FINDING PERFECT is a satisfying friends-to-lovers story, and that’s saying a lot, since this is my favorite trope to read.
On Paige’s “D”oomsday, that is, the day she got a D in AP Calculus, thereby possibly derailing her plans to get into her dad’s alma mater, she almost had a breakdown. She’s been the perfect student all this while and a perfect daughter besides, fulfilling her parents’ expectations of her thus far. She hires Ben to tutor her, who wanted Paige to introduce him and get a date with her best friend Zoe. A bargain was struck, and in the process, Paige found herself having feelings for Ben…but what chance did she have against her more beautiful, more popular friend?
Ben is an admirable hero; working two jobs while going to school in order to help his single mother make ends meet. His confusion over which girl has a greater claim on his heart–Paige or Zoe– is understandable and believable. It was great reading about his struggles, and how he was willing to give some things up in order to help his mom. Truly an admirable hero.
Paige is one of the popular kids, but I get the assumption that she’s only popular by association, due to her best friend Zoe. She’s also of the opinion that being a popular kid isn’t all that it’s purported to be, but I wish we could’ve seen more evidence of this instead of just hearing her say about it. Zoe is her best friend, and while I understand why Paige can’t seem to be able to talk to her about some things, there’s no scene wherein they have any girl talk, thus making me wonder just how much of a “best friends” they are (this not counting the scene when Zoe wanted to clear up some misunderstandings). What I like about Paige, however, is that she’s not a snob. I don’t know how realistic that is, considering that she’s one of the popular kids and her dad is a doctor, so she’s rich, but yeah, that’s one endearing trait about her.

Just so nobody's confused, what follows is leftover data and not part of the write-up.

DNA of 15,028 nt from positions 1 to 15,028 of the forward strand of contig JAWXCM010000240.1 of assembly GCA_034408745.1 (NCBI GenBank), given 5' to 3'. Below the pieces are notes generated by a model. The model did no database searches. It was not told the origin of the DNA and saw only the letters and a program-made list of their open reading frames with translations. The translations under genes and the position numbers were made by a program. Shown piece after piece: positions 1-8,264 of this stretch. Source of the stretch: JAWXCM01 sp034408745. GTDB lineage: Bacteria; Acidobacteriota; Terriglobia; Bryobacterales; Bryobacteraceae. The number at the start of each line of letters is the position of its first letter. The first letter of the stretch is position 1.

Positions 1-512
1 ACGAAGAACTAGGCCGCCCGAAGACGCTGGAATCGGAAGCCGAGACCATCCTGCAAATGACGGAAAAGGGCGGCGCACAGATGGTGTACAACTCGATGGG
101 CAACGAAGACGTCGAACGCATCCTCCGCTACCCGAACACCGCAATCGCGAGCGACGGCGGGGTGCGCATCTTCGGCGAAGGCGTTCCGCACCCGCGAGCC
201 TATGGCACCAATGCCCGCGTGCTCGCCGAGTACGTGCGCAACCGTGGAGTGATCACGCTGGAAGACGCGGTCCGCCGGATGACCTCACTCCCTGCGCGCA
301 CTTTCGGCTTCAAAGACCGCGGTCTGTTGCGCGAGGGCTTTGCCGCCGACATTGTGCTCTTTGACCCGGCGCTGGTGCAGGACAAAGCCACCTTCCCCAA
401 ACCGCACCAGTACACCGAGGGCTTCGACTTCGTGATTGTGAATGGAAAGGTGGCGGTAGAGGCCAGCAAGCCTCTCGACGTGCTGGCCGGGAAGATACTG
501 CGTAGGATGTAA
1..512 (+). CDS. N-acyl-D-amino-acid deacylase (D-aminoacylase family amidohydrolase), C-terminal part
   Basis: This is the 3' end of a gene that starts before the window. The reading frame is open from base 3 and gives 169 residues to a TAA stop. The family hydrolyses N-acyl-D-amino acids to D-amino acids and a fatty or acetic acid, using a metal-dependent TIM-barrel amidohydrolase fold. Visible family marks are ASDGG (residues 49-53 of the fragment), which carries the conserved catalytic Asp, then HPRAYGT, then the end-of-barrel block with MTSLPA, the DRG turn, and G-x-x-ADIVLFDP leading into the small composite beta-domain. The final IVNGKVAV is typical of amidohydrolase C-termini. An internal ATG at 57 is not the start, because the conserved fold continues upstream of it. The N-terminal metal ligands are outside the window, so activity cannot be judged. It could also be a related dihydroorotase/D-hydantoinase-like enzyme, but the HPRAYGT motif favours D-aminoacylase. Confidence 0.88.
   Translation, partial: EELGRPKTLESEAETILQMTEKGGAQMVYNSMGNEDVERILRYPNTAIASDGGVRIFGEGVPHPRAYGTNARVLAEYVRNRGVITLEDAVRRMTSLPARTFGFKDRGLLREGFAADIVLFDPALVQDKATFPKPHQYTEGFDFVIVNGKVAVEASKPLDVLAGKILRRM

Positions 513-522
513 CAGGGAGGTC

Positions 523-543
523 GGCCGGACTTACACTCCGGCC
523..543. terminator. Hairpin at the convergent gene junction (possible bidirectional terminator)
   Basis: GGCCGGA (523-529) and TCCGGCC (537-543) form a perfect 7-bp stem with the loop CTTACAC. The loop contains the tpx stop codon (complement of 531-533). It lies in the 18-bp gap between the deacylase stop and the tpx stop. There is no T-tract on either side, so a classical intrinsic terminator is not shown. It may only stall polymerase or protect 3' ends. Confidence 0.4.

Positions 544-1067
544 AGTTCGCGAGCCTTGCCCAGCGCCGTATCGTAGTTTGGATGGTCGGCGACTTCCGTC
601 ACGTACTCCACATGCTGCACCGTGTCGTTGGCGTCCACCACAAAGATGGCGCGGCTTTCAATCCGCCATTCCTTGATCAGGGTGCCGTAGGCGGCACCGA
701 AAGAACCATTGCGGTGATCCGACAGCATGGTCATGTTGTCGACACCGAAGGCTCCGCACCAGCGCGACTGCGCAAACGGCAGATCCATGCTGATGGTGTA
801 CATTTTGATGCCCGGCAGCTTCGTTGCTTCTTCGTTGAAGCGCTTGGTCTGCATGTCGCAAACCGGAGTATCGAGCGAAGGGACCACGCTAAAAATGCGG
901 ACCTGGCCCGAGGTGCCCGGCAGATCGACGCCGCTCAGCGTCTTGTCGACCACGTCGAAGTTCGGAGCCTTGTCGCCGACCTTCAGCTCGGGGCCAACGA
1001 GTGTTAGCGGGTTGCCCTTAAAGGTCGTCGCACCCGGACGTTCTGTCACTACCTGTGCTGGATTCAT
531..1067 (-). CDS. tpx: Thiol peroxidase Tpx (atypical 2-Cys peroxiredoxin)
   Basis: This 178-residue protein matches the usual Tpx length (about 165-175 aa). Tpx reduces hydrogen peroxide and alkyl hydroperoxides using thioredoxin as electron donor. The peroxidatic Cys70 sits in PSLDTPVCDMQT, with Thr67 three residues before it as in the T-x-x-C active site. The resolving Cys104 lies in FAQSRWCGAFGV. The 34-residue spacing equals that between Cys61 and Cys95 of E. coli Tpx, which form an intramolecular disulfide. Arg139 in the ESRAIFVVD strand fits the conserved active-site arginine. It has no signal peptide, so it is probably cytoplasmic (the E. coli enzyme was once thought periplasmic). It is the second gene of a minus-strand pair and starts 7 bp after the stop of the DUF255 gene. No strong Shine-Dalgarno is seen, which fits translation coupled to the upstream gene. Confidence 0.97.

The story is told in alternating points of view, with each chapter stating clearly “Paige” or “Ben” right after the chapter heading. Which I think is superfluous and unnecessary. Because there is no doubt whose point of view we are in, as the first paragraph usually starts off with Ben did this or Paige said that. I mean, that’s clear enough, right?
Zoe is a great secondary character, and I was pleasantly surprised to find that she’s not one-dimensional. Probably because the next book is about her. 🙂
Aside from the romance, certain parent-child issues were also tackled here, and for the most part, I think it was done pretty well. Most young adults can relate to that as well, especially when their dreams and that of their parents’ dreams for them do not align.
Overall, a great, uplifting read. Perfect for both adults and young adults.
Rating: 4 stars
How far will you go for perfection?
For “Perfect Paige” Westfeld, today is “D” Day. As in, she just got one on her calculus test. With her dreams of Stanford, her reputation, and her parents’ expectations at stake, Paige needs to find a way to save face before everything she’s worked for goes up in flames.
Ben Franklin (yes, he’s related) is from the wrong side of town, with the wrong clothes and the wrong kind of life. He also knows an opportunity when he sees one, and he’ll be happy to tutor Paige-if she makes him into the kind of guy her best friend, the hottest girl in school, will date.
It’s the perfect arrangement. And Paige is determined not even the inconvenient-and utterly imperfect-attraction simmering between her and Ben will ruin it…